In Australia, George and I generally have a pretty good idea of what we're looking at when we see a frog or a lizard or a snake. Though an identification might still elude us sometimes, it's the exception rather than the rule. Now to be seeing so many species of frog and gecko on our first couple of nights out was just overwhelming. The unsettling thing was not even being able to tell what family a frog was in, let alone a genus. We defaulted to referring to frogs by the names of the Aussie frogs they most closely resembled, despite the phylogenetic reality.
We found frogs in the gutters beside the road, frogs perched in vegetation, frogs in creeks, frogs sitting on the ground on paths, and a great many frogs around the frog pond.
|Spotted stream frog, Rana picturata|
A favourite of mine, a species that turned out to be quite common, was the Spotted Stream frog, Rana picturata. Or, as we called them, party frogs - after coming across a festive group of these pretty, vocalising frogs in one particular pond on a creek. One thing that we noticed with the frogs here in general is that they had a tendency to be quite shy - jumping away swiftly or diving into water and disappearing - our Aussie frogs seem rather predator-naive by comparison.
One our second afternoon, while walking along the road, a movement caught our attention some distance off track. We ventured into the rainforest and spotted a spectacular animal, the Bornean Angle-headed Dragon, Gonocephalus bornensis and approached slowly, taking photos of the creature in-situ on a buttress root. The afternoon had been growing dark as clouds gathered, and just as we were admiring the dragon, several things happened at once. The heavens opened and it began to pour, the dragon jumped off the buttress and made a run for it and George and I quickly gathered our gear and tried to find some shelter. We found ourselves hunched in a road culvert, sharing the space with a bat and our dragon which had somehow found its way there too. After a good half-hour of this, as the water rose and our patience dwindled, we legged it to somewhere more hospitable. It wouldn’t be the last time we got rained on in Borneo.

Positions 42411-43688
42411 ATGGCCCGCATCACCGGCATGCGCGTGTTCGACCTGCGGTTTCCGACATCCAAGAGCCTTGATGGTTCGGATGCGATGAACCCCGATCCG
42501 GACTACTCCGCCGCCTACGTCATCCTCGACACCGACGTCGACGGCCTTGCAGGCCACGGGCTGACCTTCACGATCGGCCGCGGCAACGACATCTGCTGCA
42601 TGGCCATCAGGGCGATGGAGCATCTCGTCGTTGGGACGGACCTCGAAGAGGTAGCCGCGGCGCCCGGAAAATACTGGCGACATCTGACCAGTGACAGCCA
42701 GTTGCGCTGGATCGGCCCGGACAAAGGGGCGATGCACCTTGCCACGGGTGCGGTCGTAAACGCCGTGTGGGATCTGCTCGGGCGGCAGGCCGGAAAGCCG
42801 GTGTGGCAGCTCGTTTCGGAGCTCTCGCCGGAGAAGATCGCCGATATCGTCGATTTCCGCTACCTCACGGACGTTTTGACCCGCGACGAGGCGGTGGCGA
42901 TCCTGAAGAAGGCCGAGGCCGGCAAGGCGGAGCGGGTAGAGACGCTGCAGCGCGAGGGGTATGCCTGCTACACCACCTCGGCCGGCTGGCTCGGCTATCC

That night began auspiciously. Waiting for George to get ready, I took a look around just outside our cabin. Investigating the reflection of two big eyes in the leaf-litter, I was astounded to find one of the frog species we’d been crossing our fingers in the hope of finding. The Bornean Horned Frog (Megophrys nasuta) is one of those iconic animals that has taken camouflage amongst the dead leaves of the forest floor to the extreme. We saw only a handful here at Kubah, and another couple later in the trip, generally finding them to be quite scarce. They seem to have habits somewhat analogous to the forest-litter dwelling Mixophyes species of Australia.
|Blue Coral Snake, Calliophis bivirgatus, eating Reed Snake, Calamaria sp.|
Suitably impressed with our first discovery of the night, we set out. Within minutes, I spotted a large brilliantly coloured snake just off the track. George, on first glimpsing the creature (about two metres long though slim, jet-black with white racing stripes and a scarlet head and tail) tried to tell me it was a pile of colourful rope. As we snapped some photos we realised that it was actually in the middle of eating another snake – a tiny reed snake (Calamaria sp.). George, ever resourceful, got out one of his snake books and I looked it up while he prevented it from getting away. As the snake got rather too close for comfort, I read aloud from the book. “Blue coral snake, Calliophis bivirgatus… family Elapidae… dangerously venomous… no known effective antivenin… huge quantities of venom... from glands extending a third of the length of the body…” After learning these sobering facts, we resolved to treat unknown snakes with rather more circumspection in the future.
In just three days we saw all this and so much more. A Mangrove Cat-Snake (Boiga dendrophila) nestled amongst low foliage. A Giant Red Flying Squirrel leaping and gliding between trees far overhead. A Common Palm Civet darting down a trunk and disappearing into the jungle. A great diversity of frogs including the Harlequin flying frog (Rhacophorus pardalis) and the File-eared frog (Polypedates otilophus). Nepenthes pitcher plants of various species all over the place, including some housing tiny tadpoles (possibly of the microhylid species Microhyla nepenthicola). Geckos everywhere. Pill millipedes trundling along the tracks.
Kubah, as our introduction to the biodiversity and abundance of the Bornean rainforest, did not disappoint. Our next stop was to be a couple of bus-rides and a boat trip away: Bako National Park. Could we top our already impressive sightings or had we peaked too early?